Our girls were young when we got divorced. So young that at this point (six plus years later), I don’t think they even remember me being with their father unless they see pictures. However, there are times in which they reminisce and say they wish we were still together. I’m guessing that’s pretty normal. While I wasn’t the perfect “divorced mom” by far, I learned a lot along the way (and I’m still learning!), the Four Rs, as I refer to them. Here are a few tips that might help you and your children when they struggle with divorce:
- Reassurance. You can never reassure your kids enough that they are loved and valued. Oftentimes they think something was their fault or that they could have prevented the divorce in the first place. Nothing could be farther from the truth. So tell them! Comfort them by letting them know that it is an adult issue, and they do not need to concern themselves with it because they have enough things to think about as a kid. Change the topic, if needed, or allow them to draw about their feelings. Try to maintain their innocence and not allow them to get wrapped up in adult issues. Oftentimes, kids are “parentified” when one parent is not ready or able to take on the adult role. Sadly, involving the children in too many decisions forces them to grow up too quickly and take on responsibilities that are beyond their capabilities. Ultimately, puts added stress on the child, leading to some potential emotional issues later. Support your child(ren) in enjoying things they should be enjoying and being responsible for things they should be responsible for, such as keeping their room tidy or doing some chores around the home.
- Reaction. When they make comments about the other parent, step-parent, or other side of the family, always react and respond positively, or at the very least, neutrally (nod your head and keep a straight face – no eye rolls!). While the actual cause of your divorce may have all but killed you inside, it is best if we can keep those negative or hurtful feelings to ourselves without the children knowing. They deserve to think highly of both parents, regardless of how that parent may have treated you. Allow to talk about other home, if at all possible. Ask questions to engage the conversation ONLY if you have good intentions, not to find out more information to hold it against the other parent later. That is never a productive idea.
- Relationships. Healthy relationships with the co-parent and stepmom/stepdad are very important. Luckily, my first husband has been a neutral co-parent. While we have our share of disagreements, we rarely argue or go on tangents targeting the other person. Don’t get me wrong…it has happened before, but it really doesn’t ever solve anything. While we don’t always see eye to eye, I am fortunate that he and I do have our girls’ best interests in mind. I am also lucky in that he has married a wonderful woman, which means my girls benefit from living with a lovely stepmom. She and I talk face-to-face, we text when we need to, and we are friends on Facebook. It is refreshing that we can be considerate adults…again, it does nothing but benefit the girls. And I can genuinely say that I like her and am grateful she is a presence in my girls’ lives.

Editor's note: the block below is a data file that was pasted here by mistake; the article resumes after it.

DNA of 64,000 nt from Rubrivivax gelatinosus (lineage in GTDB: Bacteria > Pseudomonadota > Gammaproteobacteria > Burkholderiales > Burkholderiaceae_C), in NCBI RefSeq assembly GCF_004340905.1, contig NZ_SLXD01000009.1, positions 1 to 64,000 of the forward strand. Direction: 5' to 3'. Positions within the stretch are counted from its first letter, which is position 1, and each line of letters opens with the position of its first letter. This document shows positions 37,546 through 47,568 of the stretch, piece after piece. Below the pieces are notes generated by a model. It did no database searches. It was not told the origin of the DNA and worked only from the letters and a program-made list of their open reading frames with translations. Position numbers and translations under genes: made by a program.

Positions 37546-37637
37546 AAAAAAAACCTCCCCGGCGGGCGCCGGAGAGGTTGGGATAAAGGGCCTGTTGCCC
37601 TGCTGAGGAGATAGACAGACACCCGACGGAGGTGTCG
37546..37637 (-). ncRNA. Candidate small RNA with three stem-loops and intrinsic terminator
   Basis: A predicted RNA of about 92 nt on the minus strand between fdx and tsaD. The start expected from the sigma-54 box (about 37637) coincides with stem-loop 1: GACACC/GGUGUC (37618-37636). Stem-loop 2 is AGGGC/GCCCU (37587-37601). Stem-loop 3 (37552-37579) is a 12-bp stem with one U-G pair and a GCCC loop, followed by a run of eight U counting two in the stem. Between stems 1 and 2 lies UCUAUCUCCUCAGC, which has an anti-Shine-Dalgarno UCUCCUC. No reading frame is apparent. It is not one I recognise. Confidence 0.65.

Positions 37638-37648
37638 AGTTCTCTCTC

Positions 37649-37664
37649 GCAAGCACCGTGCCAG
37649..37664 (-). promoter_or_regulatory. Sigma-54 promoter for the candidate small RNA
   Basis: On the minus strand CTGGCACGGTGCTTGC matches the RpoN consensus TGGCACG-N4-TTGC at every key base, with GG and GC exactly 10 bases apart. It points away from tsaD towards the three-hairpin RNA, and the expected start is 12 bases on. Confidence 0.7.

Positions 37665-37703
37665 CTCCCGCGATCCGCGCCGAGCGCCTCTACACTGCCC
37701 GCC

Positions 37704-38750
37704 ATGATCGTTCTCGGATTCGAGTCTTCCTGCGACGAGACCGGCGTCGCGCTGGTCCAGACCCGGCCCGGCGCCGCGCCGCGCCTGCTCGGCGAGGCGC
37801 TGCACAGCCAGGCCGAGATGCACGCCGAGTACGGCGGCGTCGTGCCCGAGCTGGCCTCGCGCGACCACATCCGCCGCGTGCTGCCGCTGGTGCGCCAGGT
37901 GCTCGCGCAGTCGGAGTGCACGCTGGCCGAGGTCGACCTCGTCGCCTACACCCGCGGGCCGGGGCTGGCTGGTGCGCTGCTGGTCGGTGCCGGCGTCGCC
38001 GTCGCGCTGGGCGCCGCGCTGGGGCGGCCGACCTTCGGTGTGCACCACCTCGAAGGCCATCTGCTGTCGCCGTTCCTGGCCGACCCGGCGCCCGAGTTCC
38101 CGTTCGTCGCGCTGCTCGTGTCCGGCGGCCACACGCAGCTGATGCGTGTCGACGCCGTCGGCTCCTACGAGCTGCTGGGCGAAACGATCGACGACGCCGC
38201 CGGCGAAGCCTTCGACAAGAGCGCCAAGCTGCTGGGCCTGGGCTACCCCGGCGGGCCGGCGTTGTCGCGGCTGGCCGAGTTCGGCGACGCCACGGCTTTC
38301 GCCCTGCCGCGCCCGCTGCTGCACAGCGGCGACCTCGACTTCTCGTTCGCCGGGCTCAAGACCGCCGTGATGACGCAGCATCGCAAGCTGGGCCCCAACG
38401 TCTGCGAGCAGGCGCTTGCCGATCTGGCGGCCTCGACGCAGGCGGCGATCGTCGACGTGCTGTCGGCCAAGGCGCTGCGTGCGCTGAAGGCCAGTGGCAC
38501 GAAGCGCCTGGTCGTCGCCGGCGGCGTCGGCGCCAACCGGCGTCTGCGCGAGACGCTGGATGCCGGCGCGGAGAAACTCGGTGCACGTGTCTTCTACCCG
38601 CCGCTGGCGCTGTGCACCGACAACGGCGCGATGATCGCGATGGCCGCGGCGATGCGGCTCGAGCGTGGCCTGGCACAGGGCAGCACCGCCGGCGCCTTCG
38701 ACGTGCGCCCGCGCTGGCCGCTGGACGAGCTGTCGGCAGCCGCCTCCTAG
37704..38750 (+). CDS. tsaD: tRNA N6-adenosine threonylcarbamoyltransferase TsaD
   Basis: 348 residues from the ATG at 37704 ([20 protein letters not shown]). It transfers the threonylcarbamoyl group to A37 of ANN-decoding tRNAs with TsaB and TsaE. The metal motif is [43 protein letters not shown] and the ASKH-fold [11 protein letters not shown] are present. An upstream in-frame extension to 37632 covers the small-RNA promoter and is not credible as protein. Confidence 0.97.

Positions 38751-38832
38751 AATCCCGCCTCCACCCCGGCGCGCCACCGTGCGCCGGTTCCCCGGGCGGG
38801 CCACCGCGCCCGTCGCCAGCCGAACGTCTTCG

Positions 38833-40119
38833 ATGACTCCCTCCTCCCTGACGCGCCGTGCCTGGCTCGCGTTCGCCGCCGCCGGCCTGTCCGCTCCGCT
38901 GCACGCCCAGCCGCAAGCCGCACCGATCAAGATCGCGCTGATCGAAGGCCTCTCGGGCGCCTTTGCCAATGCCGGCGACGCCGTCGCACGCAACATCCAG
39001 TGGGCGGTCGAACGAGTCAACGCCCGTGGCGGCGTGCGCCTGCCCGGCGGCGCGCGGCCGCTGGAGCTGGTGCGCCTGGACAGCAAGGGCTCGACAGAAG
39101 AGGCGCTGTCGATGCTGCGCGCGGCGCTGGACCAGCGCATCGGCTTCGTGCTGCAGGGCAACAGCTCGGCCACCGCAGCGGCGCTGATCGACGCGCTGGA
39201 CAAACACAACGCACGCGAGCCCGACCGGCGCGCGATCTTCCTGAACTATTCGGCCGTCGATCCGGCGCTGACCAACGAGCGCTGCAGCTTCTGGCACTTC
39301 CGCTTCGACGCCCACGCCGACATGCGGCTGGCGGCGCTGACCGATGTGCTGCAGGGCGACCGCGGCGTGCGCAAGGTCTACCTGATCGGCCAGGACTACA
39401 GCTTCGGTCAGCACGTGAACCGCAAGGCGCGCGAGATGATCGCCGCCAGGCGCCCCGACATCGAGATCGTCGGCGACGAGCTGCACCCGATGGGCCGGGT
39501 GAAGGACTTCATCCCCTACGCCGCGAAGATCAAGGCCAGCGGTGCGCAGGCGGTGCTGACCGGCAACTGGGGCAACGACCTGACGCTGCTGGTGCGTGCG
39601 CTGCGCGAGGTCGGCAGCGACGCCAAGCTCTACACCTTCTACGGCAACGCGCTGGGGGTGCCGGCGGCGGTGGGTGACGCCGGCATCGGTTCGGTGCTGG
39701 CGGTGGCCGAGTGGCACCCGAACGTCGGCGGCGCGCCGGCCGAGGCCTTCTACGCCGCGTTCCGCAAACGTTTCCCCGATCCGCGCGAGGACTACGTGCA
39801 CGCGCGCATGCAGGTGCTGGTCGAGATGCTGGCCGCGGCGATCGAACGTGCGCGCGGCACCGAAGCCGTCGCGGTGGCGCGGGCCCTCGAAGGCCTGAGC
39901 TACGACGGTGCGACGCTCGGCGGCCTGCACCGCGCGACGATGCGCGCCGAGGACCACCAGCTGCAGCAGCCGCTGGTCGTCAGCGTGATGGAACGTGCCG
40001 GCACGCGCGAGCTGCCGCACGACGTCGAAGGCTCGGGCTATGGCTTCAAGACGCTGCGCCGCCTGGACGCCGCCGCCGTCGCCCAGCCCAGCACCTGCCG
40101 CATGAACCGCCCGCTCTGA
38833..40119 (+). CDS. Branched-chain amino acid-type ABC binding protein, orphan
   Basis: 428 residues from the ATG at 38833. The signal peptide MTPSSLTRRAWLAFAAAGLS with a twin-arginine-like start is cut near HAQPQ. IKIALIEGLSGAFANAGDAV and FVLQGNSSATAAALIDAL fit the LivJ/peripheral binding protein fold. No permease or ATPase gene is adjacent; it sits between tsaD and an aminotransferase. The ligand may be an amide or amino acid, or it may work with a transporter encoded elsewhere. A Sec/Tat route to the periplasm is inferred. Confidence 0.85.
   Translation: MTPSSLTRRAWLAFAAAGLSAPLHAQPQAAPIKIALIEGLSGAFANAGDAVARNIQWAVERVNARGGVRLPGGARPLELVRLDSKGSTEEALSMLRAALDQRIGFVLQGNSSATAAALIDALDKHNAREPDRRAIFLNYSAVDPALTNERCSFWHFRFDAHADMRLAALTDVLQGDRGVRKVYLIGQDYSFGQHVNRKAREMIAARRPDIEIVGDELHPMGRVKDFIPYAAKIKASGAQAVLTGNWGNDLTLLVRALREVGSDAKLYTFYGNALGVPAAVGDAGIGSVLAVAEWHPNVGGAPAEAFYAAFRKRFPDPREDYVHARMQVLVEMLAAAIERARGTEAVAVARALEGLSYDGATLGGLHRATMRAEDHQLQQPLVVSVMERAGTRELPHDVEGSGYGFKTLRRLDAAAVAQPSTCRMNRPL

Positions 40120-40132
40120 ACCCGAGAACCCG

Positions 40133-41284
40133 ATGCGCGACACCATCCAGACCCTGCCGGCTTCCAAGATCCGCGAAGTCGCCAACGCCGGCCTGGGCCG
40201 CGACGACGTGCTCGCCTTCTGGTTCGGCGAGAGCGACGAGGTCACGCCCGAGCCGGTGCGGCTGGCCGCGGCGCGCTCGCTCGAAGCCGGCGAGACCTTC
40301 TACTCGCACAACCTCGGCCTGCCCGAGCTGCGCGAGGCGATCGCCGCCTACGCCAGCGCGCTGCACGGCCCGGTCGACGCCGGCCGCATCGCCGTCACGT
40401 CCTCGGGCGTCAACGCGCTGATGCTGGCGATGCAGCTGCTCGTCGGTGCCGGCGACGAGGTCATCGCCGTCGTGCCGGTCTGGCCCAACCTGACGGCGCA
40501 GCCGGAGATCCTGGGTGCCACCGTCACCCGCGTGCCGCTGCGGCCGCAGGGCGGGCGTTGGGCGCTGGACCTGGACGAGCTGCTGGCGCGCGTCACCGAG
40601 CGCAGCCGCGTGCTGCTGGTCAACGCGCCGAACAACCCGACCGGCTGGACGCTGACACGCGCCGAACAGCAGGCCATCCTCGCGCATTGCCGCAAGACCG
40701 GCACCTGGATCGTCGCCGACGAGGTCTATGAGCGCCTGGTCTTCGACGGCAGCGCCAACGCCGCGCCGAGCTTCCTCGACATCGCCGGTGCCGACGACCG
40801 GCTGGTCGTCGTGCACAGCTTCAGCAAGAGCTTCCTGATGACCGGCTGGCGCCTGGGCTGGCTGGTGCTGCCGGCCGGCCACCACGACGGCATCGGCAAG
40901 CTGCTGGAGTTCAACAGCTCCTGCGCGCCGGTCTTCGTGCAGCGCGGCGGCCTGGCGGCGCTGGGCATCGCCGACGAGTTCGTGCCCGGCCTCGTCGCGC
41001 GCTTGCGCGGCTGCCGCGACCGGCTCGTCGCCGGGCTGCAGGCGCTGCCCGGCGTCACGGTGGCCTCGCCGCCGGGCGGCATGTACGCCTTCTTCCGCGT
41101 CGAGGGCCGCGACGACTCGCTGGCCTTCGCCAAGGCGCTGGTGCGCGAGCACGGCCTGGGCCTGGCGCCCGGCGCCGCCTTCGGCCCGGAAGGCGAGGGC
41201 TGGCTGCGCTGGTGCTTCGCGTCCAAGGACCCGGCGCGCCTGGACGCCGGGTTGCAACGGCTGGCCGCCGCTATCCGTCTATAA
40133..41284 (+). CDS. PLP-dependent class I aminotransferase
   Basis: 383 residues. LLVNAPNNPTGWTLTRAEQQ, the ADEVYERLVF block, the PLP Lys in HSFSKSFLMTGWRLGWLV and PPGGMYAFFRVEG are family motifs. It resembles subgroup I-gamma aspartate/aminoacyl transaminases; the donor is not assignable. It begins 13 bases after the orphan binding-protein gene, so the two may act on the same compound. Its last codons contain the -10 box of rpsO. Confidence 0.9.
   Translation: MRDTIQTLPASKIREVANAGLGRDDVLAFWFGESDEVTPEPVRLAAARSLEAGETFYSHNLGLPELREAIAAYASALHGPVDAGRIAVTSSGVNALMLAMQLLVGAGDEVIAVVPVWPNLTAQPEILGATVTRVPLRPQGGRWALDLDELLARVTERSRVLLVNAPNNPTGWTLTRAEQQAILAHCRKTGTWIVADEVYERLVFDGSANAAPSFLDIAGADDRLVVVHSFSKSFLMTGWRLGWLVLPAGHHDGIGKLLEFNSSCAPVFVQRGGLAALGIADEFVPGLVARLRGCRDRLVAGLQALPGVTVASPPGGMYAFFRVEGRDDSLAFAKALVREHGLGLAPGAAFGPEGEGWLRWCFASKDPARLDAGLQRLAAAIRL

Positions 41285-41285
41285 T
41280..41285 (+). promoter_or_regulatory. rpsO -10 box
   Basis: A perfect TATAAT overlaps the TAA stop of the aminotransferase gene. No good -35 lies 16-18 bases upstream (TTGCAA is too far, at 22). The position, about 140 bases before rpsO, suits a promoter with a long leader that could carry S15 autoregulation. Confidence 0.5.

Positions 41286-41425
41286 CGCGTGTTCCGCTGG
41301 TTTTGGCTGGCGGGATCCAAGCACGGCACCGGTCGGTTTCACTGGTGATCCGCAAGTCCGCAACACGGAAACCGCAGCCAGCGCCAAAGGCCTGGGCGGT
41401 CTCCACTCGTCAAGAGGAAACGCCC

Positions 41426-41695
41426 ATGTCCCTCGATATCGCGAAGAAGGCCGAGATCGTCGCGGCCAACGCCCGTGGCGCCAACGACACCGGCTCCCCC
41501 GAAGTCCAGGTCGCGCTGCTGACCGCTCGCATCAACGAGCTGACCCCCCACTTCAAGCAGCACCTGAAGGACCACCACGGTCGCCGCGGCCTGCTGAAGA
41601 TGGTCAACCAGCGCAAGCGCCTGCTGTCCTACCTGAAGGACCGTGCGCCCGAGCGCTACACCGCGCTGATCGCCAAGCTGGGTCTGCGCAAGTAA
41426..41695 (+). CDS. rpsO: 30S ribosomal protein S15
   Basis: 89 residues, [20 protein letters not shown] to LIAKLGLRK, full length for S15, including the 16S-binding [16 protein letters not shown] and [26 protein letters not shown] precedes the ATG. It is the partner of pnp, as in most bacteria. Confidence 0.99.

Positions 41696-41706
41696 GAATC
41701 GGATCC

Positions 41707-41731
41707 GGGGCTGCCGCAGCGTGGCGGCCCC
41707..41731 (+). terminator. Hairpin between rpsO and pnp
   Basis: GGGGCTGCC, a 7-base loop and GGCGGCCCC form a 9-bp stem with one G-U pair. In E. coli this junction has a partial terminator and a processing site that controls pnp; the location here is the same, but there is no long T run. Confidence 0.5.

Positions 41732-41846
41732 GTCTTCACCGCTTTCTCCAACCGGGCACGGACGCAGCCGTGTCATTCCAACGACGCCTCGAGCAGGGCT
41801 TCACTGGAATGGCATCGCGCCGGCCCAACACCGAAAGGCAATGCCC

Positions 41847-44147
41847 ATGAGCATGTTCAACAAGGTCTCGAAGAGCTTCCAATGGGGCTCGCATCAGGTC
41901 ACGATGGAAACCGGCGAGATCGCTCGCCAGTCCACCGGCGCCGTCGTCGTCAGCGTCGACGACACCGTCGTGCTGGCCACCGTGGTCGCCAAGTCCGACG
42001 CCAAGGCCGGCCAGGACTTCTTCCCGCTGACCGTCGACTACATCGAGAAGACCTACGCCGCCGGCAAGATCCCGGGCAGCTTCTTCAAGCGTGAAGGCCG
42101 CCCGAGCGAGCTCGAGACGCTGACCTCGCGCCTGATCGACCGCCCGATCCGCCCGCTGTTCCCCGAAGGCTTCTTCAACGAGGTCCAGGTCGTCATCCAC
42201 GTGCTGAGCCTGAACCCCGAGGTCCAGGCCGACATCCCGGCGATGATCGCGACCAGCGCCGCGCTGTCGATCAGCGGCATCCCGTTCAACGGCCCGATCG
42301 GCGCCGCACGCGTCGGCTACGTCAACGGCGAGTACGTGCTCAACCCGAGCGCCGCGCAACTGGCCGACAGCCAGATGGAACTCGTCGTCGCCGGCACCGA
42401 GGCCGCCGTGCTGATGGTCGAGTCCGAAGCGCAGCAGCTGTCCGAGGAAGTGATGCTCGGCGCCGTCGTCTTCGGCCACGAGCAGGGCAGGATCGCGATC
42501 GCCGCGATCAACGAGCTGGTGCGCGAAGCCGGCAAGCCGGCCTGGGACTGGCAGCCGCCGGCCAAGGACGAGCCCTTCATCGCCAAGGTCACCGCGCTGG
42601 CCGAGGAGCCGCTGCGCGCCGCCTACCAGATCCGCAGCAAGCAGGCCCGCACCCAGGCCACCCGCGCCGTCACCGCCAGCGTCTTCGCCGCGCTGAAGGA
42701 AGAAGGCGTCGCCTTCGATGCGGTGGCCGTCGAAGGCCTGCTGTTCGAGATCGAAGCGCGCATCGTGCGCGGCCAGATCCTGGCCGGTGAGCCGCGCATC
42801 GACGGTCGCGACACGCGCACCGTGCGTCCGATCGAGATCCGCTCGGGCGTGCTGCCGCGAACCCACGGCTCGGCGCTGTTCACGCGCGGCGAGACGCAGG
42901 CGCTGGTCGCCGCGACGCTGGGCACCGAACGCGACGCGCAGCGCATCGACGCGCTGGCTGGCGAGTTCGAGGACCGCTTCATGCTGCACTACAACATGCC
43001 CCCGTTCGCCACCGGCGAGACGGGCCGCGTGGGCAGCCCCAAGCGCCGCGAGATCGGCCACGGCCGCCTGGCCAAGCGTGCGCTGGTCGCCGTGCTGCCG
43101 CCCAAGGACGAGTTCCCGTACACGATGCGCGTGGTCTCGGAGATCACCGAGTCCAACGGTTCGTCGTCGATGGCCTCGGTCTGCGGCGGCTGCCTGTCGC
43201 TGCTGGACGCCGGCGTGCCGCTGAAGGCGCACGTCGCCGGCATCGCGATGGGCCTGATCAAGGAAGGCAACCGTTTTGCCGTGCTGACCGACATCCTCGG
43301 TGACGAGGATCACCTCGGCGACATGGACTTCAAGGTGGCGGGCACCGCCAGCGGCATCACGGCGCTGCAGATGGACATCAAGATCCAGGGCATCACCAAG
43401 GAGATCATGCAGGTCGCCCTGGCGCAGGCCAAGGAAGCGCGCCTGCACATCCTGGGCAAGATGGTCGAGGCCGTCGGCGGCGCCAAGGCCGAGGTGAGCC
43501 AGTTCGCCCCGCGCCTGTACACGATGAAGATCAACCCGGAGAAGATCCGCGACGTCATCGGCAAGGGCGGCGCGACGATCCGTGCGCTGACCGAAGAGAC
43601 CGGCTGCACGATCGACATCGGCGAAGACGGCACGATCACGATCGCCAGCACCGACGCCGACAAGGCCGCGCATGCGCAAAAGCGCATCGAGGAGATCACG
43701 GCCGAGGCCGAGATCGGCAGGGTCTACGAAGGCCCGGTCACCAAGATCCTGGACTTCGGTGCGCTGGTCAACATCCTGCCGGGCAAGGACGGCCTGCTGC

- Rely. Rely on God. This final point cannot be reiterated enough. Before I got divorced, I took a lot of things for granted, including my family and time with my girls. After I went through the process, I grew (A LOT) spiritually. It basically renewed my faith in God, and I realized that I cannot do this alone. I am strong, but only with Him by my side. I don’t do it enough, but reading the Bible and referring to verses daily is really enlightening. In my darkest hours, I try to focus on Bible verses to get me through and Christian songs which bring encouragement to my soul. I know this all sounds hokey, but it’s true. I encourage you to jot down a few Bible verses that are soothing and help you focus. Put them in places that you will undoubtedly find them when you need them most (e.g., in your phone, your purse, books, and even under your pillow!).
Trust in the Lord with all your heart, and do not lean on your own understanding. In all your ways acknowledge Him, and He will make straight your paths.
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